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Alexander Campbell

1788-1866. One of the founders of the Disciples of Christ and the Churches of Christ.* Son of Thomas Campbell,* he attended Glasgow University, then emigrated to Pennsylvania, joined his father's Christian association, and was ordained to the ministry (1812). Alexander was very interested in unity among Christians, and he spread his theological views in a series of preaching tours in Kentucky, Ohio, Indiana, West Virginia, and Tennessee. Despite his emphasis on Christian unity, several congregations divided from the Baptist church because of his teaching, and these were united into the Disciples of Christ (1832, nicknamed “Campbellites”). While advocating a return to the simpler theology of the early church, he was opposed to both speculative theology and emotional revivalism. Campbell's desire for an educated clergy led to the founding of Bethany College, West Virginia (1840), which he directed until his death. He engaged in numerous debates on religious topics with such leaders as the secularist Robert Owen and John Purcell, Roman Catholic bishop of Cincinnati. Campbell wrote or edited over sixty volumes, the most important of which, in addition to his published debates, are a book, The Christian System (1835), and his periodicals The Christian Baptist and The Millennial Harbinger. He believed that baptism and confession of Jesus Christ as Savior are the only requirements of Christianity.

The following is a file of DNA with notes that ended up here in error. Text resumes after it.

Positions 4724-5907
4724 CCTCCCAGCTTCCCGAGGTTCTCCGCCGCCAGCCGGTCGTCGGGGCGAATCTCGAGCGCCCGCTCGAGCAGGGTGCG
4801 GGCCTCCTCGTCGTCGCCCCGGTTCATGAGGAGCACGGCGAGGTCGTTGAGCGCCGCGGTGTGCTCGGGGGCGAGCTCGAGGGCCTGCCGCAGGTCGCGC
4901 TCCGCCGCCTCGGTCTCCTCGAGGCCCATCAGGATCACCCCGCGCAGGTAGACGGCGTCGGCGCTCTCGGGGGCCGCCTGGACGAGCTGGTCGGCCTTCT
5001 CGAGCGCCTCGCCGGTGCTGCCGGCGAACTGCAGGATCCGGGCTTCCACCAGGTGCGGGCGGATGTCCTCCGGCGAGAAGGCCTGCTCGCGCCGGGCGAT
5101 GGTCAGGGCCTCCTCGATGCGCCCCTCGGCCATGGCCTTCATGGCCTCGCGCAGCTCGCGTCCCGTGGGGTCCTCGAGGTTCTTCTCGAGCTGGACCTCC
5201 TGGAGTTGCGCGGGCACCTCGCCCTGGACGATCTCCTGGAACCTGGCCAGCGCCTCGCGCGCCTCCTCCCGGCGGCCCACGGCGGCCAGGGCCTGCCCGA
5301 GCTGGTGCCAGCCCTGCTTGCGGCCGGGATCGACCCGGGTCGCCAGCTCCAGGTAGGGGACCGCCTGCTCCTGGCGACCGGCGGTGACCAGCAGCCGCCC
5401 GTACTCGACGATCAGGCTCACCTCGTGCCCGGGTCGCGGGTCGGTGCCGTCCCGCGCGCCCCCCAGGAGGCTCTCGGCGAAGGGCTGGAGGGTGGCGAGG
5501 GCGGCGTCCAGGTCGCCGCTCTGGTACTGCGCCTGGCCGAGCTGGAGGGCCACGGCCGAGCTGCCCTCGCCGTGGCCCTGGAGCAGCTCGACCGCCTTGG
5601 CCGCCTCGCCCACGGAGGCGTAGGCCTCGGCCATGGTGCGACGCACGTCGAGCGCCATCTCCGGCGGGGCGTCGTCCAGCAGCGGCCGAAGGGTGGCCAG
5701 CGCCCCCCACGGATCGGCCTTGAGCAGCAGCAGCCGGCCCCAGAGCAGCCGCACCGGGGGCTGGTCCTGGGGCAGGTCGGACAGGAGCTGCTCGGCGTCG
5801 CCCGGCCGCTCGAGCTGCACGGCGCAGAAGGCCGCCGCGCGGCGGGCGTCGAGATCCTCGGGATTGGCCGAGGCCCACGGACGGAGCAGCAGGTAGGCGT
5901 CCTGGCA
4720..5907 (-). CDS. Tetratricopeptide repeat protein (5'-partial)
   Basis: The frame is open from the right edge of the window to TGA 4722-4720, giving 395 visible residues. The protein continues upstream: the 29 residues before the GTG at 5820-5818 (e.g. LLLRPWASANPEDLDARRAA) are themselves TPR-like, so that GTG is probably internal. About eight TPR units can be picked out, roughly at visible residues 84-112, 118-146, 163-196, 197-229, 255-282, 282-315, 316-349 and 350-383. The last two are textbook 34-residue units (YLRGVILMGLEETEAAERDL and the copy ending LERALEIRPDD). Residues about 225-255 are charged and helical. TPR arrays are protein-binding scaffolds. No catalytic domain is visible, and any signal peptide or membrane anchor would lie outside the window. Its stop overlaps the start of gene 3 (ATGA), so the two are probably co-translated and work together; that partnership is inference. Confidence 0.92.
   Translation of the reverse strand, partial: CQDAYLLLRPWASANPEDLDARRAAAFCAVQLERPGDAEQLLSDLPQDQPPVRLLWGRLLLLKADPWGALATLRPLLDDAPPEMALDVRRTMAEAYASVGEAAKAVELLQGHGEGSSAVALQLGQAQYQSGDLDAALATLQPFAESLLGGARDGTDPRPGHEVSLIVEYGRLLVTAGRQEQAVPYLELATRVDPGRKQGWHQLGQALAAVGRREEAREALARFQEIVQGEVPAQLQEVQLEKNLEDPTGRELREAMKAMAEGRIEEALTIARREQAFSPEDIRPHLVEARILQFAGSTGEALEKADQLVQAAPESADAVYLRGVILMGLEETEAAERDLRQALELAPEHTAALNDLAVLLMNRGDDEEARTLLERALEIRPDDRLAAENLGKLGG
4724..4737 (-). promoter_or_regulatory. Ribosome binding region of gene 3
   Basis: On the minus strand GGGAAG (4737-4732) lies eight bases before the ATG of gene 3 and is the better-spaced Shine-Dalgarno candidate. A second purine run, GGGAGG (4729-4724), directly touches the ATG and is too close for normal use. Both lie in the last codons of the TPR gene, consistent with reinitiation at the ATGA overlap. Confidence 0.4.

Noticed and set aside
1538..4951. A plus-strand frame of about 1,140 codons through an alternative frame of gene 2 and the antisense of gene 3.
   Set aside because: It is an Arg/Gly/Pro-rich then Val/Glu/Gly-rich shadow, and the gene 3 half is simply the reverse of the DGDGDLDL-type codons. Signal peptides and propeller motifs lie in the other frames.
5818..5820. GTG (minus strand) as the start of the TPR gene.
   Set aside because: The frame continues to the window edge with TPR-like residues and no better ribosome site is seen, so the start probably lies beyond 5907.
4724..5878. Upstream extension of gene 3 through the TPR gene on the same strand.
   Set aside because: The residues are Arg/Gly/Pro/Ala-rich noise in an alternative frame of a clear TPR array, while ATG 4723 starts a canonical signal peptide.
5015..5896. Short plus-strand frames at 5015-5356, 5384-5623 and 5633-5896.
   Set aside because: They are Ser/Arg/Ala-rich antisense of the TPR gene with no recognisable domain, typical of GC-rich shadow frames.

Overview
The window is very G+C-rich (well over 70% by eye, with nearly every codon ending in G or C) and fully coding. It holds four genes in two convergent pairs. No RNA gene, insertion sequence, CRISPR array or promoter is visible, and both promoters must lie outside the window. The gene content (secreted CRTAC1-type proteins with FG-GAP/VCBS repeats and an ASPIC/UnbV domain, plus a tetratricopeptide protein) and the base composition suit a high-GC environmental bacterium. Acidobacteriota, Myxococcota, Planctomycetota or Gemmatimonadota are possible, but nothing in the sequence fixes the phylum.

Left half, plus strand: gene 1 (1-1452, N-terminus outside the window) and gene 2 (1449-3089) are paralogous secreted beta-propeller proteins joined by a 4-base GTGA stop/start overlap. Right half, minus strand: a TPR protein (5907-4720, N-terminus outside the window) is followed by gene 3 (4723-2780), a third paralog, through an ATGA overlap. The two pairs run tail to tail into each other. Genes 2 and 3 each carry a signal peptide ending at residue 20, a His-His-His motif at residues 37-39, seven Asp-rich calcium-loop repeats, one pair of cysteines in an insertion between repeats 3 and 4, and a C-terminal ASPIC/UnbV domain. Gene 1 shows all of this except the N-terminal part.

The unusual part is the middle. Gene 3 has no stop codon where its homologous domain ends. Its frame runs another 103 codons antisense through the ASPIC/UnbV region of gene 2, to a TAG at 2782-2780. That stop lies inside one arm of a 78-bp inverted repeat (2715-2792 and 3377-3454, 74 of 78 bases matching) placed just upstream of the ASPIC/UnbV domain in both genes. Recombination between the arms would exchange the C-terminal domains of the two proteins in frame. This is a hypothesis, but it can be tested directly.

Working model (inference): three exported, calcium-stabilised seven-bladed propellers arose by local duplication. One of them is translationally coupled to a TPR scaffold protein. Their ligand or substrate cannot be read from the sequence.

See J. Kellems, Alexander Campbell and the Disciples (1930).